Here’s a little taste:
After a while, listening in on A-list celebrity voicemails gets boring. At least I imagine it would if you were a real phone hacker. Hacking someone’s voicemail is so easy even I could do it. Every network has a single number and – at least until recently – an easily-Googleable, default PIN, intended to help richer customers access their voicemails from abroad and poorer ones access their voicemails when their credit runs out. All you need to know is your target’s mobile number and there’s an odds-on chance that in less than five minutes you too can be listening to their Mum reminding them they’re coming for lunch on Sunday.
But while politicians and police agonise about what to do with the UK tabloids’ phone phreaks, the real story of phone hacking is continuing amid markedly less furore. In December 2009 Karsten Nohle announced that the weak cryptography that protects the GSM standard had been cracked…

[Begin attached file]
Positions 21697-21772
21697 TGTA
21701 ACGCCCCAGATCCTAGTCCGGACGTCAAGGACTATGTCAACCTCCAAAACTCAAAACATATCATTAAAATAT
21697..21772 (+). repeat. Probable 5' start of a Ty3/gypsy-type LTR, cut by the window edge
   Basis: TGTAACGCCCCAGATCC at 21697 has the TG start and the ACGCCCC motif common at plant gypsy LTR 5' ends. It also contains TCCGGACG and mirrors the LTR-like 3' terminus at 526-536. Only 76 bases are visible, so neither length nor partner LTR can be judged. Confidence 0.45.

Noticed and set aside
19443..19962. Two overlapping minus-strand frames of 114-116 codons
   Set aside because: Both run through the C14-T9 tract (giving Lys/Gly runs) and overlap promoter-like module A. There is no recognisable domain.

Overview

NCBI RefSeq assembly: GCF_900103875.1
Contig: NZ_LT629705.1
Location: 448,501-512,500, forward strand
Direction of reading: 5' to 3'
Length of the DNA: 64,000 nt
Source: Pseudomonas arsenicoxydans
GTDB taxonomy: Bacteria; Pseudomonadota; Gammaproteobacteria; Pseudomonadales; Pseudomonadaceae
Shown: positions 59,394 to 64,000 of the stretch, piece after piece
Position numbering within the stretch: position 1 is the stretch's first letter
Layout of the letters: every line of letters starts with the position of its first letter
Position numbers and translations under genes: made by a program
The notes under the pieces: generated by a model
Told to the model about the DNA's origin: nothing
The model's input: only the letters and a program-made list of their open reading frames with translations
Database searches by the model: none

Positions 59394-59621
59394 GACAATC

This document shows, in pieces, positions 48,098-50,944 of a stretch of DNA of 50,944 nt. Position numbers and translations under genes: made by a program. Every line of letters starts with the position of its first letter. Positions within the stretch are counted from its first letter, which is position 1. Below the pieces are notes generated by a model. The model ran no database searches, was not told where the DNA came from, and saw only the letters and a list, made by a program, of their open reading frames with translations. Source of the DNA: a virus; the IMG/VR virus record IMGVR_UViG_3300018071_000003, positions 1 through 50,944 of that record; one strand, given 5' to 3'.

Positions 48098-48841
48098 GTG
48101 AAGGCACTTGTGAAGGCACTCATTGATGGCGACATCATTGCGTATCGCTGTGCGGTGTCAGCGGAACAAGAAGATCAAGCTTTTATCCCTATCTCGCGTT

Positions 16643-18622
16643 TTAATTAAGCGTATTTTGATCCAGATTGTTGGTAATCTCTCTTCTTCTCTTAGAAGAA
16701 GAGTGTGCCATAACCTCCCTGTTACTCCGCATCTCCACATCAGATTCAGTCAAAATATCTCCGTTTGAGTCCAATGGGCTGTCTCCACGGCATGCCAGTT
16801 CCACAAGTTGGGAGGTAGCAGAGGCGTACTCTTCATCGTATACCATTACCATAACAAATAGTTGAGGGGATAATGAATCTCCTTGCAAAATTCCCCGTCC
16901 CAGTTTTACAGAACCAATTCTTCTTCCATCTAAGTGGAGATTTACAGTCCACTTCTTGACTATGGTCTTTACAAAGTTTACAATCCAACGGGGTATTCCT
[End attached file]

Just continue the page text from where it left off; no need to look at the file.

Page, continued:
It is only available on DTF (dead-tree format, or “the original DRM”) so the only way you can finish reading this is if you buy a copy here. I fully suggest you do this, not least because Leila presents my second-favourite podcast, Shift Run Stop, and buying her paper might persuade her to make another episode, but more importantly because it’s got loads of other good stuff in it, including the hacks that stopped Hitler, Helen Keen’s top five rocket scientists, and a rather sweet spelling mistake in my biog which conveys the relieving news that I have now been fully restored from my temporary status as an adjective.